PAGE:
After I read Out of Love on holiday, I picked up another book I’d been dying to read for ages: The Ex Talk by Rachel Lynn Solomon. After reading a slightly heavy book previously, this one was just the light relief I needed.
Shay Goldstein has been a producer at her Seattle public radio station for nearly a decade, and she can’t imagine working anywhere else. But lately it’s been a constant clash between her and her newest colleague, Dominic Yun, who’s fresh off a journalism master’s program and convinced he knows everything about public radio.
When the struggling station needs a new concept, Shay proposes a show that her boss green-lights with excitement. On The Ex Talk, two exes will deliver relationship advice live, on air. Their boss decides Shay and Dominic are the perfect co-hosts, given how much they already despise each other. Neither loves the idea of lying to listeners, but it’s this or unemployment. Their audience gets invested fast, and it’s not long before The Ex Talk becomes a must-listen in Seattle and climbs podcast charts.
As the show gets bigger, so does their deception, especially when Shay and Dominic start to fall for each other. In an industry that values truth, getting caught could mean the end of more than just their careers.
After the stark honesty of Out of Love, The Ex Talk felt like a literary palette cleanser. Even looking at the cover made me think, you know what, I want to read this. Let me tell you, despite its mixed reviews, it didn’t disappoint.
The story follows Shay Goldstein, a producer at a public radio station in Seattle. She has loved radio since she was a child, as it reminds her of lovely times with her father, so she’s a little bit heartbroken when 24 year old Dominic Yun is hired – fresh from his master’s degree- and is already climbing the ranks. Matters are made worse when the station has to go through a downsizing and the only way to save it, much to Shay’s dismay, is for the two to team up for a new program.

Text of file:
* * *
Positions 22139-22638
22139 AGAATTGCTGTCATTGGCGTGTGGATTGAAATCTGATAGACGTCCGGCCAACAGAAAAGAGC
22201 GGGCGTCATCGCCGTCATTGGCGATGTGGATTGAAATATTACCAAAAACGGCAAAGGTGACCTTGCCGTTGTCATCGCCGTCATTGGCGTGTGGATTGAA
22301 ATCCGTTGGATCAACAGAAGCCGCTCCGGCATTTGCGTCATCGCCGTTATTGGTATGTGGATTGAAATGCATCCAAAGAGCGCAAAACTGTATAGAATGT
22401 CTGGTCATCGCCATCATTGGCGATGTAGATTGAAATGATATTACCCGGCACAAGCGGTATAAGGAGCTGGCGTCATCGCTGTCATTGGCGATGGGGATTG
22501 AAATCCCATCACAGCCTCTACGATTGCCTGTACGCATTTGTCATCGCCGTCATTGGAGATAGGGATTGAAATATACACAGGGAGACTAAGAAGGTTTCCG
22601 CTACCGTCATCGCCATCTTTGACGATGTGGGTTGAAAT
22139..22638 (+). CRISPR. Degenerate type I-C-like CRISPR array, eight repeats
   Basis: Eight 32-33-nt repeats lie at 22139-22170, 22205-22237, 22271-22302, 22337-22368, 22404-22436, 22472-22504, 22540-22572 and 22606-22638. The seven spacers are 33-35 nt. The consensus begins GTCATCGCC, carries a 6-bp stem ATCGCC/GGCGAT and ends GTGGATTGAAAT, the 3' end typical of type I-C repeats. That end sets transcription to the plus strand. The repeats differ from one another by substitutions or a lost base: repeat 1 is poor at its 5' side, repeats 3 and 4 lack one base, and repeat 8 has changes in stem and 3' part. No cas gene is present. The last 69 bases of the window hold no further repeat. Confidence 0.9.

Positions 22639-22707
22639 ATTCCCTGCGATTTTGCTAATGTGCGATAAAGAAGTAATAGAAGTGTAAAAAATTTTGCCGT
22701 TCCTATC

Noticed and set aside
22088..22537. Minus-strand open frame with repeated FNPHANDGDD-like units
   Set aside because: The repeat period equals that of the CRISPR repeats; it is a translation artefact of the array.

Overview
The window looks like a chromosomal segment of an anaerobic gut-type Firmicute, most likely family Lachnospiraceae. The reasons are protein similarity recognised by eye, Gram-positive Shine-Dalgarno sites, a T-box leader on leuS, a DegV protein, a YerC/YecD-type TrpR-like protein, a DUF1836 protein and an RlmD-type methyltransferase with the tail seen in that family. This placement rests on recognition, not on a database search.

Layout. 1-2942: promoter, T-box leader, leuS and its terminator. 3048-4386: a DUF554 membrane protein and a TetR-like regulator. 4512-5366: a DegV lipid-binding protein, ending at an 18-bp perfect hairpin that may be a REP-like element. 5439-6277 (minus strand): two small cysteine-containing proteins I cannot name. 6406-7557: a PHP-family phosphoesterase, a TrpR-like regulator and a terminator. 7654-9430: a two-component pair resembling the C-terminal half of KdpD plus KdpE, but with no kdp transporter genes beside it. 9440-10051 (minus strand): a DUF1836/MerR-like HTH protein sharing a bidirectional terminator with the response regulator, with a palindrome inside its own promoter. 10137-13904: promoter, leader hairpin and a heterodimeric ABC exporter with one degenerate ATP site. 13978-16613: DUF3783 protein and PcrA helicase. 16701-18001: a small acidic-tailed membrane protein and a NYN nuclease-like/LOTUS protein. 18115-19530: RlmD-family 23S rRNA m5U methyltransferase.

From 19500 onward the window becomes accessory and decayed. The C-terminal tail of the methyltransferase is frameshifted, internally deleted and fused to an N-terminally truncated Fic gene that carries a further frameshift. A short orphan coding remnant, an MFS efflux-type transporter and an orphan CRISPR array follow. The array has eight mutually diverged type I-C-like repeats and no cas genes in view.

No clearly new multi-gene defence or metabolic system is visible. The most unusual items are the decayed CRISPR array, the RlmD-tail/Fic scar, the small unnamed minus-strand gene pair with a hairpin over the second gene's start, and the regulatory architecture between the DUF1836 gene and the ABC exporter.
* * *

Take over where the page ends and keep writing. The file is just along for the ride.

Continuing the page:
Shay was a good protagonist. Admittedly, at first, she annoyed me. She put so much energy into hating Dominic but, really, this “hate” is massively one sided. Of course, as the book went on, I actually liked her a lot more. She’s funny, spiky and determined – I like that Solomon created a female character who is just as good in a relationship as she is out of one. She’s extremely self aware, which is rare in this kind of fiction but I really appreciated it.
In another life, I’m pretty sure I’d be a radio host. The one thing holding me back (aside from not knowing anyone in radio, not having the confidence and not being in the know) is the fact that I hate the sound of my own voice and it was good of Solomon to create a main character with exactly that problem. A lot of radio hosts give me the impression that they love the sound of their own voices so it was refreshing to see the opposite. It also meant that we were able to see a journey, as Shay grows more confident in herself and her voice as the story goes on.
I’m a massive lover of enemies to lovers stories, as frequent readers of this blog will know, so this book hit the spot. Of course, Shay and Dominic being enemies is a bit debatable (maybe professional rivals?) but there’s no denying the loveeee that’s there. It was unexpectedly steamy and the banter between Shay and Dominic was great to read as well.
I really enjoyed when the book went from its traditional form to the transcript of each episode, as you are able to get more of an insight into the characters and their personalities.
Of course, not even a book featuring my favourite trope is without its error. I love an enemies to lovers story as much as the next person but, quite honestly, they weren’t enemies. As we only get Shay’s point of view, she made it seem as though they were but – from Dominic’s side – there’s no animosity. Though Shay’s narrative was perfectly fine, I do wish this was a dual narrative book as I would’ve liked to see the “rivalry” to romance from both sides.
The Ex Talk is an easy read, an enemies to lovers story with some substance – as death and tricky relationships is discussed. It was exactly the kind of book I love to read and, despite its mixed reviews, I’m glad to say I enjoyed this one.
You can buy this book here.